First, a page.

Universities struggling with foreign student numbers have themselves to blame
A seemingly unstoppable rise in foreign student numbers is threatening to overwhelm Dutch universities. But the problem, professor Annette de Groot says, is largely of their own making.
Opting to conduct a big chunk of their degree courses completely in English (71.6% of the total at the last count) Dutch universities have made them irresistible to foreign students. Now they are struggling to cope with the effects of their language policy, which is making the national housing crisis even worse.
To those who doubt the spectacular growth of the number of foreign students is a direct result of the removal of the language barrier, I offer some hard figures.
When in the academic year 2018-2019, the psychology programme at the University of Amsterdam could be entirely done in English for the first time, the number of foreign first-year students went up from 12 to 259 at a stroke (54% of the total population). It currently stands at 70%.
Out of balance
The same happened elsewhere in the country and with other degree programmes. Five out of the eight psychology courses in the Netherlands which already provided an all-English programme in 2017-2018 had more foreign than Dutch first-year students even then. In two cases the balance was lost completely, with a foreign student majority of 79% and 83%.
Of the first-year students in communication science and economics at the UvA, 63% and 56% respectively come from abroad. In the last academic year a combined 14,955 foreign students were enrolled at the two Amsterdam universities. At the University of Groningen, which recently raised the alarm over the lack of student accommodation, 8,254 students were enrolled. The total number for all Dutch universities was 70,248.
That figure represents hundreds of streets, dozens of neighbourhoods, a small town worth of housing. It represents thousands of Dutch students who have no choice but to live with their parents for longer while profit-hungry investors snap up scarce homes from under the noses of people looking for a place to live, driving up prices across the board.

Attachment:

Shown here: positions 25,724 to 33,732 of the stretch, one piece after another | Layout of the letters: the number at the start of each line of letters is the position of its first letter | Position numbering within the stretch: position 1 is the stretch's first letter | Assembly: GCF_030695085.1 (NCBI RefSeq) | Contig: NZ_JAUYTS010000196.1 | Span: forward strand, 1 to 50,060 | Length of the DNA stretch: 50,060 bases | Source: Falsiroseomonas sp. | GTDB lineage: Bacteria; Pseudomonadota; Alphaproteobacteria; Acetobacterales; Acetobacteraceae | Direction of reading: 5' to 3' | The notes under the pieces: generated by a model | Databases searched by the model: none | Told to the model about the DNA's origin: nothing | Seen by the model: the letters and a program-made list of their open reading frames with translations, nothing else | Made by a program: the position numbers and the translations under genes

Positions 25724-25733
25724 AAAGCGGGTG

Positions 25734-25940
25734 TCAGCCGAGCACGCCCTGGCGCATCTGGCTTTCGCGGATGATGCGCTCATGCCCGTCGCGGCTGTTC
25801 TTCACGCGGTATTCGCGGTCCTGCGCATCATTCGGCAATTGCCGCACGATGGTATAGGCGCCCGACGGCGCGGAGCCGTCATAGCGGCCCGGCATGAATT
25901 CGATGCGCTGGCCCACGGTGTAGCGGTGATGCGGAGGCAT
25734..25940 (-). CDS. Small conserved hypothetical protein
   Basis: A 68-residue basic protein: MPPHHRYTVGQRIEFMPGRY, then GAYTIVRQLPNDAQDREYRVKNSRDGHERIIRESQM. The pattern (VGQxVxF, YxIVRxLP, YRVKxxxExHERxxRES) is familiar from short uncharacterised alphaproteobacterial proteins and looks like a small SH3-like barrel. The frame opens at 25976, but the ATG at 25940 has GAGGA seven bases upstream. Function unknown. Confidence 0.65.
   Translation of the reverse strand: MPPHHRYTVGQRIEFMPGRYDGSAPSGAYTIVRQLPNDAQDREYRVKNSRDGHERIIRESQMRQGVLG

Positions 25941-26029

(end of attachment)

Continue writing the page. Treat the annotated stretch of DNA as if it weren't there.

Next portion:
A fraction of the cost
And for what? We know by now that universities are not profiting financially from their foreign student population, rather the opposite. Society is not profiting either because the large majority of foreign students only pay tuition fees, a fraction of the total cost. The rest has to come from the national budget for education. Meanwhile another casualty of the dominance of English in higher education is the Dutch language, which is facing loss of status and domain.
Why cannot the universities frankly admit that such excessive numbers of all-English degree courses are causing huge collateral damage and stop suggesting that anglicising education on a large scale is a prerequisite for internationalisation?
Let them stop whining about being stuck between a rock and a hard place because the right to free movement of persons within Europe does not allow them to refuse students from EEA countries. The free movement of students across Europe combines perfectly well with education in the language of the host country.
Let universities do what others have already suggested as a first step towards a solution, namely to bring back a number of the all-English degree courses to what they originally were – courses which were ostensibly ‘Dutch’ but were in reality, fairly bilingual.
Bringing a few degree programmes back to their original state, particularly some of the larger ones, would already help significantly, especially when you consider they may be turning out more graduates than society needs.
And let the universities hurry up with this change of direction because they will be confronted with even bigger problems next academic year if the required adjustments in the entrance procedures do not come into force immediately.
Yes, the universities are facing enormous problems and they are right to expect politicians to come to their aid. But they should critically examine their own previous actions as well, and be willing to undo them.
Annette de Groot is professor emeritus of language psychology at the University of Amsterdam.
This column was published earlier in the Volkskrant
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